As is the case in many developing countries, the economic costs of substance abuse are increasing in Abu Dhabi. The financial burdens of lost productivity, incarceration, treatment and rehabilitation have led the emirate to move forward on an ambitious expansion of the government-owned National Rehabilitation Centre (NRC), which has already seen in-patient and outpatient numbers more than triple over the previous decade. With the aim of enhancing service offerings for this often-overlooked industry segment, the government has announced plans for a new multimillion-dollar facility that will significantly improve treatment options and bed availability for rehabilitation.
The NRC has treated addiction in Abu Dhabi since it opened in 2002, with developers using international best practices to establish an integrated facility for male and female patients of all ages. Since then patient numbers at the centre have grown rapidly, reaching 1450 in 2013, up from 392 in 2009, while capacity has also expanded dramatically, rising from just eight beds in 2002 to 90 presently, with the addition of new facilities such as the Khalifa Rehabilitation Complex, which opened under the aegis of the NRC with 48 beds in 2012.
NRC staff report that a large number of cases of addiction in the UAE begin with readily available substances, including intoxicative inhalants like glue, later progressing to prescription drugs, which are inexpensive and easy to find. According to doctors at the centre, a more worrying trend of late has been children as young as nine and 10 years old becoming addicted to harmful substances.
“Internationally, more and more people are becoming addicted to drugs and harmful substances, and the UAE is no exception, as our patient numbers have tripled over the last three years. Though the rate of substance addiction is increasing, we are seeing a significant proportion of addicts seeking treatment voluntarily,” Dr Hamad Al Ghaferi, director-general of the NRC, told OBG. Indeed, an estimated 70-80% of the NRC’s patients admit themselves to the facility. Average relapse rates stand at 42%, which is lower than international standards of between 50% and 60%.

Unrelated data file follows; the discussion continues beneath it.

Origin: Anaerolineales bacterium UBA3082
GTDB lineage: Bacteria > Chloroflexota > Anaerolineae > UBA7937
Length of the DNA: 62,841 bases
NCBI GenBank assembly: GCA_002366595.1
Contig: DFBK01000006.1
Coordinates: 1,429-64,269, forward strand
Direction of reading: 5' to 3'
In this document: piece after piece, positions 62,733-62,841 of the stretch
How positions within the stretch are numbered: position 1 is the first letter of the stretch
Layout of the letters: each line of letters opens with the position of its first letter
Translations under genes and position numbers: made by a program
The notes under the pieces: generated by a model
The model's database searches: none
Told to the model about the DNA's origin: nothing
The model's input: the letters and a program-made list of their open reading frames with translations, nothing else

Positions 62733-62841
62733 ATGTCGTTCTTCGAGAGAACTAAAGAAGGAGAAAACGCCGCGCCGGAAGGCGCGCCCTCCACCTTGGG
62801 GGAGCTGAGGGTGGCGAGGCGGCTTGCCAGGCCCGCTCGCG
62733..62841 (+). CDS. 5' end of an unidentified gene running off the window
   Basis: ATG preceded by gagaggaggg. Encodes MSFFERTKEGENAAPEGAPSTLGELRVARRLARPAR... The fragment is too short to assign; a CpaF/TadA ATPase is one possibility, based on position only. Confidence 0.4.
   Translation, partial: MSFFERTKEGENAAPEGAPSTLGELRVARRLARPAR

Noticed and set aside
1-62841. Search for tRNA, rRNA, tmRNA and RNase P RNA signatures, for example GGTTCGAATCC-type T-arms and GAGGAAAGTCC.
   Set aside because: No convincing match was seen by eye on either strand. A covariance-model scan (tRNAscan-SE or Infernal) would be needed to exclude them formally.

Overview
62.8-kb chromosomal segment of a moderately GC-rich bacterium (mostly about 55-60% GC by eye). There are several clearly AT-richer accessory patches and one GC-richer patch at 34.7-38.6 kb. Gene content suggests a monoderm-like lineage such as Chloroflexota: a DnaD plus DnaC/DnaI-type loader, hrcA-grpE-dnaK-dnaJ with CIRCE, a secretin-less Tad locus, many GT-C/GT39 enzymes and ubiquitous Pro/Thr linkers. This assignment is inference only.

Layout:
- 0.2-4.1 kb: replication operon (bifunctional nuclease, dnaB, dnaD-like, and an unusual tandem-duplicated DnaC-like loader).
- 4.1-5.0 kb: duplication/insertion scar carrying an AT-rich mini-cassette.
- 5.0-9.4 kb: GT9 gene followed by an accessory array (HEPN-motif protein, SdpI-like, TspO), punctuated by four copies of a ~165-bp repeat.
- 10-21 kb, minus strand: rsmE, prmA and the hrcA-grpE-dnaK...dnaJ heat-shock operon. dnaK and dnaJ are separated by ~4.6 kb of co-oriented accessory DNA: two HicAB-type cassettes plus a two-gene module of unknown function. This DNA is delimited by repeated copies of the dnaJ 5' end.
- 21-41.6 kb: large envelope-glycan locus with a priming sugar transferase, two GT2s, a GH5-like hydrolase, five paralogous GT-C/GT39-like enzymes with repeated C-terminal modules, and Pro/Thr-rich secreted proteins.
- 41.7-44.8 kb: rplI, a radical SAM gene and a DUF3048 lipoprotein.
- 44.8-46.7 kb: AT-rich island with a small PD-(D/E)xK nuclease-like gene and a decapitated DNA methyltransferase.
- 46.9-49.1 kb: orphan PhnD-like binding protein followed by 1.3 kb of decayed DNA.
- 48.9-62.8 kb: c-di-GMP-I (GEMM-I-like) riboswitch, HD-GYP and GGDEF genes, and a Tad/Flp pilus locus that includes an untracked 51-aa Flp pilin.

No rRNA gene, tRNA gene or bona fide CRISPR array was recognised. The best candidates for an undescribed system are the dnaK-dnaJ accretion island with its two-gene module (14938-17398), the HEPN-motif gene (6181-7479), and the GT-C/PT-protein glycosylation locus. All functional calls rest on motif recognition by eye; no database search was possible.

Preventive & Follow-Up Care
Following treatment, the centre assists patients in finding employment, moving in May 2014 to sign a memorandum of understanding (MoU) with the Abu Dhabi Tawteen Council, which will develop labour market opportunities for rehabilitated patients across the UAE.
“The MoU signed between the NRC and Abu Dhabi Tawteen Council will help develop labour market opportunities for substance abuse patients across the country. It will support them to effectively reintegrate into society, making them positive drivers in the UAE’s continued economic development,” Dr Al Ghaferi told OBG.
NRC staff also work to raise awareness within the community, through initiatives such as Fawasel, a pilot programme undertaken in collaboration with the Abu Dhabi Education Council to educate teachers about encouraging healthier lifestyles among pupils. Launched in 2013, the programme aims to nip addiction in the bud, while reducing the stigma surrounding it. Emirates National Schools was among the first private schools to request the programme for their campuses in Abu Dhabi and Al Ain. The NRC has also partnered with US Maclean University Hospital, UAE University, UK King’s University, the UN Office on Drugs and Crime, and the World Health Organisation to roll out preventive programmes. These strategies make sense, considering the economic burden addiction puts on the health care system. According to the NRC, addiction cost an estimated 1.4% of GDP, or $5.5bn in 2012.
Rehabilitation activities will expand further in the coming years, following the Abu Dhabi Executive Council’s announced in April 2014 that it had approved the construction of a new National Rehabilitation Centre in Shakhboot City, adjacent to Al Mafreq Hospital. The Dh285m ($77.6m) project will include a number of new buildings and administrative facilities, spanning some 40,000 sq metres and offering a total of 170 beds, which could be expanded to 200 if required.
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